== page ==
One of the benefits that advocates used to tout about open source software is that it saved money. View in browser »
The New Stack Update

ISSUE 129: Innovation or Efficiency?

Talk Talk Talk

“Rarely is a platform totally stateless by itself.”

Add It Up
Who implements security and handles security incidents in your organizations?

DevOps teams are involved with security but they need to do more. Two recent studies show that tooling is inadequate and that security is not properly integrated into the entire DevOps process.

DevOps survey of over 1,000 IT pros by found that DevOps handle security at 55 percent of organizations. The finding is unsurprising because 1) efforts to shift security left have often been implemented by DevOps teams responsible for interacting with the entire organization, and 2) 32 percent of the respondents were DevOps engineers. Whether or not this means these organizations actually do DevSecOps, 56 percent said they are at least beginning to implement the practice.

What's Happening

Camille Eddy, currently a student pursuing a mechanical engineering bachelor’s degree at Boise State, already has a long career as a high-tech robotics intern at places like Alphabet and HP. She’s currently interning at Nvidia, in fact, when she’s not out on the speaking circuit. At OSCON, she spoke to us in this episode of The New Stack Makers podcast on the topic of recognizing cultural bias in AI.

Culture Bias in AI with Camille Eddy

Innovation or Efficiency?

One of the benefits that advocates used to tout about open source software is that it saved money, compared to the costs of buying proprietary software to do the same task. While this may be true for basic programs (such as GIMP, the photo editing software we rely on daily at The New Stack), no one using open source software to handle complex tasks in enterprise makes the claim today that they do so because it is cheaper. Or few do, at any rate. The value proposition around something like the Istio service mesh is more centered on the flexibility that the software offers. This flexibility, however, does indeed come with a price-tag, namely the feeding and caring of developers who know how to manage it, and integrate it with other components.

This week, Oracle introduced its Autonomous Database for transactional processing. What “autonomous” means in Oracle’s context is that the database is self-healing, self-securing, and auto-scaling. So it’s really more like a proprietary database service, really — one that may get its edge from relentless automation. And like any service, there will be monthly bills, but in presenting this technology, Oracle founder Larry Ellison made the argument that using the Autonomous Database would actually save money in the long run, in that it requires far fewer personnel to maintain, and less hardware to run, given its greater, machine-learning enhanced, operational efficiency.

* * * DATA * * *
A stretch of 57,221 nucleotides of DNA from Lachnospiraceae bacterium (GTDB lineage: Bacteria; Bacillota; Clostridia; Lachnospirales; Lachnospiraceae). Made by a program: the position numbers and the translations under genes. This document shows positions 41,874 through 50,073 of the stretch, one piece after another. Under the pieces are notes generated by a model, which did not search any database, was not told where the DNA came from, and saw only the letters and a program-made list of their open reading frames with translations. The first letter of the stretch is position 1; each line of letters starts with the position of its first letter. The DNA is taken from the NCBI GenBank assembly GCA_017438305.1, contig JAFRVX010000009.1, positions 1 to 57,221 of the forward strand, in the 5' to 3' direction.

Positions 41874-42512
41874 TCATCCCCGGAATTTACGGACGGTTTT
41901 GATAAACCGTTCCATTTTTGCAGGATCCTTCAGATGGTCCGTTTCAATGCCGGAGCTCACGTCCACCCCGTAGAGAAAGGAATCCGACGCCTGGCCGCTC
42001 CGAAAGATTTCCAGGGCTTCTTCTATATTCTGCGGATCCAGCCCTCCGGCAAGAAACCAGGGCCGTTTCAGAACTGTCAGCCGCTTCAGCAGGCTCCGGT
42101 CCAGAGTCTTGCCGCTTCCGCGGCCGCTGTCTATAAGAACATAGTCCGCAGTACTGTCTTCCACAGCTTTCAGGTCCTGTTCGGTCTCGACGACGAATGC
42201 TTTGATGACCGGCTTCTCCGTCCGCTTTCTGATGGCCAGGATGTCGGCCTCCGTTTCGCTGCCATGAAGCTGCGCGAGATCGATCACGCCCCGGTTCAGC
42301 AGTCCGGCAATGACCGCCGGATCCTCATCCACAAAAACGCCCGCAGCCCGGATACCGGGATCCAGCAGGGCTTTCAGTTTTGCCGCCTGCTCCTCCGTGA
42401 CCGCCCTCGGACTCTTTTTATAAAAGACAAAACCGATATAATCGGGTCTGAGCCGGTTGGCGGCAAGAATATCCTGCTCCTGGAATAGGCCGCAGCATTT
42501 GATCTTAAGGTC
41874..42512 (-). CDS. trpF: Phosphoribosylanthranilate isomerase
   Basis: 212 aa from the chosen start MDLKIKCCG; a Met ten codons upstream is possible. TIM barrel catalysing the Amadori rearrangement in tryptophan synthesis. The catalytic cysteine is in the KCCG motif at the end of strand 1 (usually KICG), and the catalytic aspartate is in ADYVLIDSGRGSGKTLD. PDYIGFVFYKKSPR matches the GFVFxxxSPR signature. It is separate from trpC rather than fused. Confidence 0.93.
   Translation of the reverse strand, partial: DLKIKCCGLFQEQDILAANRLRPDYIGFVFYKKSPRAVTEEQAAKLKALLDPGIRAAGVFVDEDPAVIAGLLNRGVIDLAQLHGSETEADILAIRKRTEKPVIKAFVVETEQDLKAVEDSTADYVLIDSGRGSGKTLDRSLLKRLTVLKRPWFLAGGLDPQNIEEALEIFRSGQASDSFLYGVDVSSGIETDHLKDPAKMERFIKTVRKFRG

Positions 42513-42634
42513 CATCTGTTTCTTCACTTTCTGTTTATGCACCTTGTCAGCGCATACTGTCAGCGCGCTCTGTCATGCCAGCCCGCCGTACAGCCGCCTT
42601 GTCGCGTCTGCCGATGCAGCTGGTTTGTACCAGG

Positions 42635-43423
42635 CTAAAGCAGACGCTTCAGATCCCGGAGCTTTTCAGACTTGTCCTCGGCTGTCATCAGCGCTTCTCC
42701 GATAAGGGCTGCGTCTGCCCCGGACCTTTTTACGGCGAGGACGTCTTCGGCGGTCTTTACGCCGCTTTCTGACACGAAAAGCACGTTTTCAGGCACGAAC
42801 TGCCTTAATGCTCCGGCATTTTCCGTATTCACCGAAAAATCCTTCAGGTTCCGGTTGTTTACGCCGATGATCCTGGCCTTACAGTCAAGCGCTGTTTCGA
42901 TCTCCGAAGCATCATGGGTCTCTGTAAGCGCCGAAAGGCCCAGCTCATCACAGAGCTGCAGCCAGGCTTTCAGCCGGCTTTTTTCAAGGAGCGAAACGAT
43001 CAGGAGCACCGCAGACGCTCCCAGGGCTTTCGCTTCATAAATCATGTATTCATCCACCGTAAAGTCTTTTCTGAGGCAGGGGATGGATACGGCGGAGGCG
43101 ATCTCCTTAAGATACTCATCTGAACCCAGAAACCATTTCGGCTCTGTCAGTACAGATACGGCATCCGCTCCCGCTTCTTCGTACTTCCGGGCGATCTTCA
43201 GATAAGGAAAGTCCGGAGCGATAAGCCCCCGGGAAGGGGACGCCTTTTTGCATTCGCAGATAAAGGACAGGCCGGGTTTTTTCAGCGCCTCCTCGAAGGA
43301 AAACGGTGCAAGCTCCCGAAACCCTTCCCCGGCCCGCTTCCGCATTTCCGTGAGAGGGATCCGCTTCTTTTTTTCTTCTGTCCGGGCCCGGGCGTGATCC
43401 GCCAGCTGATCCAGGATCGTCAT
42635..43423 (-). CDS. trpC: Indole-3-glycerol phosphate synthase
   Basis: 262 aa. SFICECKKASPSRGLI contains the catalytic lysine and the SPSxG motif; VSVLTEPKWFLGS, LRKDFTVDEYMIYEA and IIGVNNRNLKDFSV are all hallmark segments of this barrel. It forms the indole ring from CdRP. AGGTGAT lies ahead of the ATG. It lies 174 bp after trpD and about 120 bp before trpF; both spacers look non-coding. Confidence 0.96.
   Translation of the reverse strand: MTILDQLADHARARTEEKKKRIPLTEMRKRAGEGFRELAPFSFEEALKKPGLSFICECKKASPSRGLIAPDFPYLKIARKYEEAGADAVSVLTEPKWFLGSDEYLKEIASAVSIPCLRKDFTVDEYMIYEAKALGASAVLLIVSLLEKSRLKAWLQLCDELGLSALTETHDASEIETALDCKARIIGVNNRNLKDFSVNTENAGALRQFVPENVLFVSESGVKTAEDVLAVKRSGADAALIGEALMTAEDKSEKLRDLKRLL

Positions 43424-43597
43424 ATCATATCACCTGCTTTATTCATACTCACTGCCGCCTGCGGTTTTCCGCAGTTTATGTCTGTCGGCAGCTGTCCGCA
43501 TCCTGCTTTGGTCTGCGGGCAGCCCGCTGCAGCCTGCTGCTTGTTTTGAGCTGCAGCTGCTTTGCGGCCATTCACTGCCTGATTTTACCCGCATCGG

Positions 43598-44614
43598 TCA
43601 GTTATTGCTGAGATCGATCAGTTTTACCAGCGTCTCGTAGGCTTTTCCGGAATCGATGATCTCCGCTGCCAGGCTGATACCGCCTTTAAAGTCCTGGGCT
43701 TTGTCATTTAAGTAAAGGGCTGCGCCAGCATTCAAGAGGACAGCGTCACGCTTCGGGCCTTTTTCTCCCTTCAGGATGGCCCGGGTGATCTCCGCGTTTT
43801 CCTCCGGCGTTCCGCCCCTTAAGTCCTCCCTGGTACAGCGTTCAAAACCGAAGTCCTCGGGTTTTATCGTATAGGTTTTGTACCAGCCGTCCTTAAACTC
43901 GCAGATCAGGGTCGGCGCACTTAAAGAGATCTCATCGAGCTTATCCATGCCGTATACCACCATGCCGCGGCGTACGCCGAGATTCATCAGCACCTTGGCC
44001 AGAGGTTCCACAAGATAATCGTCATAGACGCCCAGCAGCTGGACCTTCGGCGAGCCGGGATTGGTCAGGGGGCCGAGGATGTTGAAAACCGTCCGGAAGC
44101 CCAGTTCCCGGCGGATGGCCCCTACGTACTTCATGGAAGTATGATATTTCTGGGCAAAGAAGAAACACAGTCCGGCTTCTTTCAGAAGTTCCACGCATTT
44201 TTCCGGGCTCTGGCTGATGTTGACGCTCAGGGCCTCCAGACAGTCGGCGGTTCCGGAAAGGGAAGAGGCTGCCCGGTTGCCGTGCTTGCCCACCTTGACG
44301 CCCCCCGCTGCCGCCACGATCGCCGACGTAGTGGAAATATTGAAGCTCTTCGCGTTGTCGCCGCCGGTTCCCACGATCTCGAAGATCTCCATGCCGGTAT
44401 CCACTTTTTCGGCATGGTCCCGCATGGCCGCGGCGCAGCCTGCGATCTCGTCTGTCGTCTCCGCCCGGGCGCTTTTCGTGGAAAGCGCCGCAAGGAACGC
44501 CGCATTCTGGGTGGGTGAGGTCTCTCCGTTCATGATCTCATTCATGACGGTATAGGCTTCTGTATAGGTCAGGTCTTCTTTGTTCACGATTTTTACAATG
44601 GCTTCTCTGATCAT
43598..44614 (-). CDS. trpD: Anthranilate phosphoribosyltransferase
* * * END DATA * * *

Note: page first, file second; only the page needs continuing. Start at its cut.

Is he right? If there is anything we’ve learned in this biz, it’s to examine all numbers very closely. At the end of the day, efficiency in IT all comes down to providing the cheapest compute for the [fill in your currency of choice]. And Mr. Ellison, nothing if not an ace salesman, shows us there is more than one way to meet that goal.

DevSecOps: Security Automation in Enterprise DevOps

Another day, another portmanteau. DevSecOps — an expensive target on AdWords — tries to fit security into the DevOps process. It’s kind of silly because of course companies should be factoring security into their development, particularly when much of DevOps is about enterprises releasing applications faster. In this post, our European correspondent Jennifer Riggins describes a talk by Amazon Web Services’ Senior Solutions Architect Margo Cronin on how this company did DevSecOps. In short, it’s all about security automation.

Code n00b: Throwing the Book at ‘Em

Analog materials are still the most effective way for most people to learn anything, yet the state of today’s instructional books on software development are pretty terrible, offering confusing or simply useless explanations of concepts, and then providing code samples that are overly simplistic or just plain stupid. Our development reporter Michelle Gienow casts a critical, and humorous, look at the state of IT book publishing in 2018.

Get Started with Google Cloud AutoML Vision for Image Classification

Our series of machine-learning-made-easy tutorials from analyst Janakiram MSV continues. A couple of weeks back Google unveiled a set of machine learning services, AutoML, for classification of images, translation, natural language, and vision. Now Janakiram shows how easy it is to train a model to classify an image of a dog based on its breed, using only a few lines of Python code.

On The Road


Sensu Summit
It’s the second year of Sensu goodness in Portland. Join us for two days of technical talks, tutorials, discussions, and hallway track conversations about making the most of your monitoring setup! You’ll hear from speakers such as Kelsey Hightower, Sensu Core and Enterprise users, and folks from T-Mobile, Workday, Box and more on how they are using Sensu at scale. $50 off General Admission with code TheNewStack. Register now!
CI/CD With Kubernetes
Kubernetes helps accelerate software delivery in much the same way containers improve the delivery process. While the benefits of containers in the DevOps, continuous integration, and continuous delivery pipelines will be familiar, many developers and DevOps teams are still figuring out how to best implement Kubernetes. In this ebook, we’ll explore use cases and best practices for how Kubernetes helps facilitate continuous integration and continuous delivery.
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